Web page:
The ETS is an important tool to be used in achieving this common ambition. However, the initial assessment is that the Commission proposals’ contents are inadequate. They elicit severe concern for energy intensive industries as they undermine the EU’s own key priorities on investment, job creation and growth in Europe.
Energy intensive sectors are capital-intensive. A large part of their investments are geared towards energy efficiency, decarbonisation and emission reduction efforts, in full support of the Climate and Energy Package 2030. However, securing these investments and preventing them from leaking outside of the EU requires strong carbon leakage provisions.
The current Commission proposals fall short on this requirement. In particular, fixing the auction share means shrinking available free allocations for manufacturing industry. Under the proposed rules even Europe’s most carbon-efficient installations in exposed sectors would face significant direct and indirect carbon costs.
We call on the Council and the Parliament to reform the ETS system in such a way that the economy can resume growth and that the most carbon efficient undertakings are not incurring a carbon cost penalty.
Notes for Editors
The Alliance of Energy Intensive Industries represents over 30,000 European companies and four million jobs in the EU. Our industries are at the core of the EU economy and the starting point of multiple value chains, such as the car industry, fuels, buildings, energy production, including renewable energies, food and drinks, and pharmaceuticals.
For more information, please contact AEII’s members directly.
• European Chemical Industry Council (CEFIC): www.cefic.org/
• European Cement Association (CEMBUREAU): http://www.cembureau.be/
• Glass Alliance Europe: www.glassallianceeurope.eu/
• Confederation of European Paper Industries (CEPI): www.cepi.org/
• Chlor-alkali Industry in Europe (Euro Chlor): www.eurochlor.org/
• European Steel Association (EUROFER): www.eurofer.eu
• FuelsEurope: www.fuelseurope.eu
• International Federation of Industrial Energy Consumers (IFIEC Europe): www.ifieceurope.org/
• European Ceramic Industry Association (Cerame-Unie): www.cerameunie.eu/
• European Association of Metals (Eurometaux): http://www.eurometaux.be/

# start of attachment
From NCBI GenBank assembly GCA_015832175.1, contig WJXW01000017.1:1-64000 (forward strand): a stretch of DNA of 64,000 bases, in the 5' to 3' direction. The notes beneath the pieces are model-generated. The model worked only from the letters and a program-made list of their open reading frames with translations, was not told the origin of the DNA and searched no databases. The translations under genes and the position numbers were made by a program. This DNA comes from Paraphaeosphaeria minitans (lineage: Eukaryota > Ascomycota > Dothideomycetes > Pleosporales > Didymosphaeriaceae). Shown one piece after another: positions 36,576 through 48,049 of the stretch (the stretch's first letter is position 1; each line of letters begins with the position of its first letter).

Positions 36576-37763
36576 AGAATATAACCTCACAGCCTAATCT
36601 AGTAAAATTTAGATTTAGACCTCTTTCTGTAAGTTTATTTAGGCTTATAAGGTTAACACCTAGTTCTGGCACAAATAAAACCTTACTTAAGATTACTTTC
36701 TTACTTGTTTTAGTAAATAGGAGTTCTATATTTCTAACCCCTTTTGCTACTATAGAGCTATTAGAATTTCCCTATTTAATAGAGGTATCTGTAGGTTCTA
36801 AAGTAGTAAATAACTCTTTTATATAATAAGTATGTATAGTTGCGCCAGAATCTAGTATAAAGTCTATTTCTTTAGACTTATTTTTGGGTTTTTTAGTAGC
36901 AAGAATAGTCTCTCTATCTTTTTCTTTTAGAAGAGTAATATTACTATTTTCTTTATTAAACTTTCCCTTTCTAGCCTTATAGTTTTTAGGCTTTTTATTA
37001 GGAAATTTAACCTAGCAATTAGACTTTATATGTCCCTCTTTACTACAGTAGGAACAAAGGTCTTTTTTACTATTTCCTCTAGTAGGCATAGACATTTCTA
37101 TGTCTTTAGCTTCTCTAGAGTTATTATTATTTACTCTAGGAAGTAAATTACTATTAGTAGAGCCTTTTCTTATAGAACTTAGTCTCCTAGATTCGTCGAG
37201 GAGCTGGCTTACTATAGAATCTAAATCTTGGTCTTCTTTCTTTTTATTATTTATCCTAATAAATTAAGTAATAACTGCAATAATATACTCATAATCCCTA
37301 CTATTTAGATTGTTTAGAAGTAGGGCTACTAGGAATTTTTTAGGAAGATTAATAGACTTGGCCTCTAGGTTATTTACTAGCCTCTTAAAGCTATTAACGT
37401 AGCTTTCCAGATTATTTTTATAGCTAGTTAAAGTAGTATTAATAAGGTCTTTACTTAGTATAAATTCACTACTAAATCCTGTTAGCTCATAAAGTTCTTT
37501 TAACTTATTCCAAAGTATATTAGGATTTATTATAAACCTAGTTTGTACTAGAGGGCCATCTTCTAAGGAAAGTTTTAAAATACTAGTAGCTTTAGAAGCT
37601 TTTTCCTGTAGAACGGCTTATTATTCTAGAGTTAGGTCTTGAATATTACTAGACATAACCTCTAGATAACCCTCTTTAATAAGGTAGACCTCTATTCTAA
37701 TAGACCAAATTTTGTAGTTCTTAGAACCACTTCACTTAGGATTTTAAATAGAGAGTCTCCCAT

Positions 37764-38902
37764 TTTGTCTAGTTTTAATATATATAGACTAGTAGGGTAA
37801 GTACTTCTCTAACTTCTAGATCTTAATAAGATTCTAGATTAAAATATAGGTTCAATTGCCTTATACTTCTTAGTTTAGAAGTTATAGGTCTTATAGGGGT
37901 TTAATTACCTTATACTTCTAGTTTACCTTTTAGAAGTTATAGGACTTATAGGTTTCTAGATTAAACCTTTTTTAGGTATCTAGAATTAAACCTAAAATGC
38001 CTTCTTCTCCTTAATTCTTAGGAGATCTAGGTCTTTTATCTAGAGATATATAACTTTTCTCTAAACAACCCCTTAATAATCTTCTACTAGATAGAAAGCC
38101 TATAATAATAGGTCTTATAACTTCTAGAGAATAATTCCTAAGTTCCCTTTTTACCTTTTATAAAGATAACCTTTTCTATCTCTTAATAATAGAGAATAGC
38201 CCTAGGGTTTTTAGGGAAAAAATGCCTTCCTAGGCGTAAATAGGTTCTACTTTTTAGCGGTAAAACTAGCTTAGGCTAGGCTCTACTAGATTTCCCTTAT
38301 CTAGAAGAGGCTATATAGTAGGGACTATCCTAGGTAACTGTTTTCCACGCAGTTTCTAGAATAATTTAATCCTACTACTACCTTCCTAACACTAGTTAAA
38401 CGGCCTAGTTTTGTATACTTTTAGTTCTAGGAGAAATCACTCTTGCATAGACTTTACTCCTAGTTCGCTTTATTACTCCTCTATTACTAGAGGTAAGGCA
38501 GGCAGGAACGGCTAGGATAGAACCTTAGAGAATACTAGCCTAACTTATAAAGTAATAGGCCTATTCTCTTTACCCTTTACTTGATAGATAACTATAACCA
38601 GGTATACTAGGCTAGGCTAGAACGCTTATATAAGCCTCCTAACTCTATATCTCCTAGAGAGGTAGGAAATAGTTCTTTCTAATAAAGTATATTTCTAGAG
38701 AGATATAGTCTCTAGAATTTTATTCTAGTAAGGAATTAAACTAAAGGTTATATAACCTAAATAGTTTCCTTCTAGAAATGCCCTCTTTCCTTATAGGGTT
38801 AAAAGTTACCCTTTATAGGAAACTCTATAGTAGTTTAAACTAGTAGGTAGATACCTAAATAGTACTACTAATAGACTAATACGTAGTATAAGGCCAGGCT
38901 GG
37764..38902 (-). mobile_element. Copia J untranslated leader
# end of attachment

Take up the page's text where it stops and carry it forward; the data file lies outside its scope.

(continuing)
• European manufacturers of gypsum products (Eurogypsum): www.eurogypsum.org/
• Fertilizers Europe: www.fertilizerseurope.com
• European Lime Association (EuLA): http://www.eula.eu/
• European Expanded Clay Association (EXCA): http://www.exca.eu/
• Association of European ferro-Alloy producers (EUROALLIAGES): www.euroalliages.com/
European paper and beverage carton industries welcome European Parliament’s views on renewable and recyclable materials
European paper and beverage carton industries welcome European Parliament’s views on renewable and recyclable materials
On Thursday 9 July, the European Parliament gave a clear message to the European Commission to address crucial issues in an ambitious circular economy package. These include ending the landfill and incineration of recyclable waste, applying mandatory separate collection schemes and making the bio-economy an integral part of the circular economy.
The European paper and beverage carton industries have called upon the European Commission for a long time to support the industry’s efforts in further improving recycling, but also to extend the scope of the circular economy package from reducing waste to including measures that foster responsible sourcing of raw materials and particularly promote the use of responsibly sourced renewable materials.
Marco Mensink, CEPI Director General says: “The European Parliament has now given a clear mandate for making the bio-economy an integral part of the circular economy. Renewability is nature’s way of circularity, clearly recognized by MEPs in their vote.”